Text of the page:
are actually married <pause dur="0.2"/> but is perhaps their love <pause dur="0.3"/> a <trunc>s</trunc> slightly <pause dur="0.2"/> excessive <pause dur="0.3"/> or is it just warning <pause dur="0.3"/> that love itself is a very powerful thing <pause dur="0.2"/> it can actually dissolve two human beings and turn them into one <pause dur="0.3"/> they go on to be compared to the hermaphrodite <pause dur="0.3"/> which could as i've showed you <trunc>l</trunc> <pause dur="0.2"/> last time i talked to you <pause dur="0.3"/> be a sign of the danger giving yourself up to excessive passion <pause dur="1.8"/> so it's reminding you how very powerful sexual attraction is <pause dur="1.4"/> and <pause dur="0.2"/> here again <pause dur="0.2"/> there's a suggestion of <pause dur="0.5"/> judgement <pause dur="0.8"/> atmosphere <pause dur="0.3"/> in the description of how <pause dur="0.3"/> Florimell <pause dur="0.6"/> # <pause dur="0.2"/> runs away <pause dur="2.2"/> Florimell is frightened she's always running away <pause dur="0.3"/> # she's running towards <pause dur="0.2"/> the man she loves Marinell <pause dur="0.3"/> and away <pause dur="0.3"/> from every other man she sees <pause dur="0.2"/> # in the fear that he's going to attack her and mostly the poor thing is right <pause dur="1.1"/> so <pause dur="0.6"/> here she goes on one of her runs <pause dur="0.7"/> <reading>like as an hynd forth singled from the heard <pause dur="0.3"/> that hath escaped from a rauenous beast <pause dur="0.3"/> yet flyes away of her owne feet affeard <pause dur="0.3"/> and euery leafe that shaketh with the least murmure of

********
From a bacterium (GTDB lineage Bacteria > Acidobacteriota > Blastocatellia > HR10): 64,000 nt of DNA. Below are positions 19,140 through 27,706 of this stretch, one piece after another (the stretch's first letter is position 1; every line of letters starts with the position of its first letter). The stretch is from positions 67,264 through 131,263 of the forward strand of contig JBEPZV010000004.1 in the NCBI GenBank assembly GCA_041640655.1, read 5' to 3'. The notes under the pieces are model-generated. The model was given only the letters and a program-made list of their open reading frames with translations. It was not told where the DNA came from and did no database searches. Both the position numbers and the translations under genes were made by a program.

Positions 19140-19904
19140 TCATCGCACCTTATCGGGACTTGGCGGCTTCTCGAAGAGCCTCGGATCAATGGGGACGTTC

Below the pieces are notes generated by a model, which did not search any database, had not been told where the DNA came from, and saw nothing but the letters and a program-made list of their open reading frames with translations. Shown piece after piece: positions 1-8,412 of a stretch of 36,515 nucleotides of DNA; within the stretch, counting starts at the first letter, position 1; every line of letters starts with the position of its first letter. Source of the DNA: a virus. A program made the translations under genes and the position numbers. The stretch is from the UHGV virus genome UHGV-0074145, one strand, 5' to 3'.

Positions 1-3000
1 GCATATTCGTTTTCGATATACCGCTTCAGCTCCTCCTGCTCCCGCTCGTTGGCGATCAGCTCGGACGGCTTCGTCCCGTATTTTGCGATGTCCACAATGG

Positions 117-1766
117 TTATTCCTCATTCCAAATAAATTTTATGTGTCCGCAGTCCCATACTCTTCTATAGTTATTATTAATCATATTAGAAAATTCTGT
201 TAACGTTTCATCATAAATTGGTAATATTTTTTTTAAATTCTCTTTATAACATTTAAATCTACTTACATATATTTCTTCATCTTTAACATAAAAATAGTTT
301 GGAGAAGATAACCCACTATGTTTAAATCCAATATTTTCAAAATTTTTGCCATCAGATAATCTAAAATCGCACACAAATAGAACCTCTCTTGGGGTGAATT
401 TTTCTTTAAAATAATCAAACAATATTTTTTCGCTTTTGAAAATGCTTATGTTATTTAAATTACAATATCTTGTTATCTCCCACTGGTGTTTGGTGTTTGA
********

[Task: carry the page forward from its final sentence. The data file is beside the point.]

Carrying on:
winde <pause dur="0.3"/> her terror hath encreast <pause dur="0.3"/> so fled faire Florimell from her vaine <pause dur="0.3"/> feare <pause dur="0.5"/> long after she from perill was releast</reading> <pause dur="0.3"/> so she's being <trunc>compar</trunc> <sic corr="compared">cared</sic> <pause dur="0.3"/> to a panicking animal <pause dur="0.3"/> and then we're told <pause dur="0.2"/> hey it was vain <pause dur="0.2"/> there was nothing to run away from <pause dur="0.2"/> you should stop <pause dur="0.2"/> but no <pause dur="0.3"/> again <pause dur="0.3"/> # <pause dur="0.2"/> like the knights when they're fighting <pause dur="0.2"/> the girl when she's running away <pause dur="0.3"/> is like an animal she's out of control <pause dur="0.7"/> <reading>each shade she saw <pause dur="0.2"/> and each noyse she did heare <pause dur="0.2"/> did seeme to be the same <pause dur="0.3"/> which she escapt whyleare <pause dur="0.7"/> all the same euening she in flying spent <pause dur="0.3"/> and all that night her course continewed <pause dur="0.3"/> <sic corr="ne">nor</sic> did she let dull sleepe once to relent nor wearinesse to slacke her hast <pause dur="0.5"/> but fled euer alike <pause dur="0.4"/> as if her former dred were hard behind <pause dur="0.4"/> were hard behind <pause dur="0.2"/> her readie to arrest <pause dur="0.5"/> and her white palfrey <pause dur="0.3"/> hauing conquered the maistring raines out of her weary wrest <pause dur="0.3"/> perforce her carried <pause dur="0.3"/> where euer he thought best</reading> <pause dur="0.4"/> so her palfrey her riding horse <pause dur="0.4"/> has # <pause dur="0.7"/> has # <pause dur="1.1"/> got away out of her control <pause dur="0.4"/> conquered the maistring reins